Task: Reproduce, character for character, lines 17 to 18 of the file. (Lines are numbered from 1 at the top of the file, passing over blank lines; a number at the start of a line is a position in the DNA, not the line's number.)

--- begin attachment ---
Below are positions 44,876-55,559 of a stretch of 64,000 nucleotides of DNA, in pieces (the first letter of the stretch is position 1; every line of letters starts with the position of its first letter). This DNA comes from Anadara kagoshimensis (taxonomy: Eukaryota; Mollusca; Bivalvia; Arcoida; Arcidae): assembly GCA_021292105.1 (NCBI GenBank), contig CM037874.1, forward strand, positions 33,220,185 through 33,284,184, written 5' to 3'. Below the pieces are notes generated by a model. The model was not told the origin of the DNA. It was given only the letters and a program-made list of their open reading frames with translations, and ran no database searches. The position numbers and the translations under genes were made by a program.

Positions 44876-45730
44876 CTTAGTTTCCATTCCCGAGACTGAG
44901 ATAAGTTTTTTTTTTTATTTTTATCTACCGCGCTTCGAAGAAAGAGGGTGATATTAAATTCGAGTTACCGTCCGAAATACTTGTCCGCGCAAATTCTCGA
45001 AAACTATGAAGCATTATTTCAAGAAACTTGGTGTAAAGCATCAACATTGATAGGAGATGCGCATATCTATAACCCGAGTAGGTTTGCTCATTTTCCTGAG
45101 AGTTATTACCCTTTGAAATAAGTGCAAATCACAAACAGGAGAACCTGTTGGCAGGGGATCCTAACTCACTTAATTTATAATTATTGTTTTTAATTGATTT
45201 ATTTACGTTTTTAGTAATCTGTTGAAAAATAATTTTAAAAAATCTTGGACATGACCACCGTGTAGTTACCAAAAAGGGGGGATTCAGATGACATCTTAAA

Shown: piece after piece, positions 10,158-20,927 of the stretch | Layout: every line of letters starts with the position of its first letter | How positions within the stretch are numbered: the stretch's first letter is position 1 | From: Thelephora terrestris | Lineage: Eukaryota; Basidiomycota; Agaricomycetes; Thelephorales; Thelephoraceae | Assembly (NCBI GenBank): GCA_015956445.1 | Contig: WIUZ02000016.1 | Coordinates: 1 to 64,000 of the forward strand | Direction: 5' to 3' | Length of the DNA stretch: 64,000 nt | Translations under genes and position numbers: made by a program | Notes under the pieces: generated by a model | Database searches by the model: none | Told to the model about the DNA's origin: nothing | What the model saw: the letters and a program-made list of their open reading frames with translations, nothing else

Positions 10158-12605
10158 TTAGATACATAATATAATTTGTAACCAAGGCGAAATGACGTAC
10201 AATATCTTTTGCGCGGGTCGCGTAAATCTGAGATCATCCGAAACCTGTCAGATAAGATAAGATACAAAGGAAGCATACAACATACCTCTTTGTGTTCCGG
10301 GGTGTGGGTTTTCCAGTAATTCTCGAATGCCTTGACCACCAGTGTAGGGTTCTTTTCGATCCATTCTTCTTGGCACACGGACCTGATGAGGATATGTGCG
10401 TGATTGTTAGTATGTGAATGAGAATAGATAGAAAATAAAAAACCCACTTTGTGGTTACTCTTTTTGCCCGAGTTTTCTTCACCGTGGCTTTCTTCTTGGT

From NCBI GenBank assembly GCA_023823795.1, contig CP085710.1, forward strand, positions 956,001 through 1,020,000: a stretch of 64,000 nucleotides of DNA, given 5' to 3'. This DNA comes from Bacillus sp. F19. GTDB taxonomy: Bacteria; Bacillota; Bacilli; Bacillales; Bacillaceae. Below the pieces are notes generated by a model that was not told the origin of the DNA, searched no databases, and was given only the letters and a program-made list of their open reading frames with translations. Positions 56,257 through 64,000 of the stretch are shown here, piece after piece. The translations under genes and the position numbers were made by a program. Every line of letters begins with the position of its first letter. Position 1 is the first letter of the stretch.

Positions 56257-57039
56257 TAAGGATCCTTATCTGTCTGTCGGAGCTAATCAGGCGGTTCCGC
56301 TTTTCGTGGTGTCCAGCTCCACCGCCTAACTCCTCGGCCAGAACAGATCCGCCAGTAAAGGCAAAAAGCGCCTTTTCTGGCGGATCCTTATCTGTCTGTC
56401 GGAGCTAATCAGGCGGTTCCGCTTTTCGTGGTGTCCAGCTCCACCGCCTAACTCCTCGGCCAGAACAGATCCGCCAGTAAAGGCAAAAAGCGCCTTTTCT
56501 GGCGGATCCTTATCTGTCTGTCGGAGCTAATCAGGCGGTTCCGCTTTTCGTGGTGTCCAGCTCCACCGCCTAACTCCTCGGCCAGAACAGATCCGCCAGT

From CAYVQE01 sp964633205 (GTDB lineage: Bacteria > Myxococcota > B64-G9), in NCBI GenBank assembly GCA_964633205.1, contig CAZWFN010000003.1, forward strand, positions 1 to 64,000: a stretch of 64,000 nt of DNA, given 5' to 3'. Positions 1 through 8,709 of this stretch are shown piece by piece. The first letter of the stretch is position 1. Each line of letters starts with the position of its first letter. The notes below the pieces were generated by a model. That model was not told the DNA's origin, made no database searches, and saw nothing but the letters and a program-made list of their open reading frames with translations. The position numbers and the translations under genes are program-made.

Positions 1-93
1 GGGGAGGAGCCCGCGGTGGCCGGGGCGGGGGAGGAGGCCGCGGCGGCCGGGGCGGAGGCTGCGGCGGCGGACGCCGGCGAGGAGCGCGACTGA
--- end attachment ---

56301 TTTTCGTGGTGTCCAGCTCCACCGCCTAACTCCTCGGCCAGAACAGATCCGCCAGTAAAGGCAAAAAGCGCCTTTTCTGGCGGATCCTTATCTGTCTGTC
56401 GGAGCTAATCAGGCGGTTCCGCTTTTCGTGGTGTCCAGCTCCACCGCCTAACTCCTCGGCCAGAACAGATCCGCCAGTAAAGGCAAAAAGCGCCTTTTCT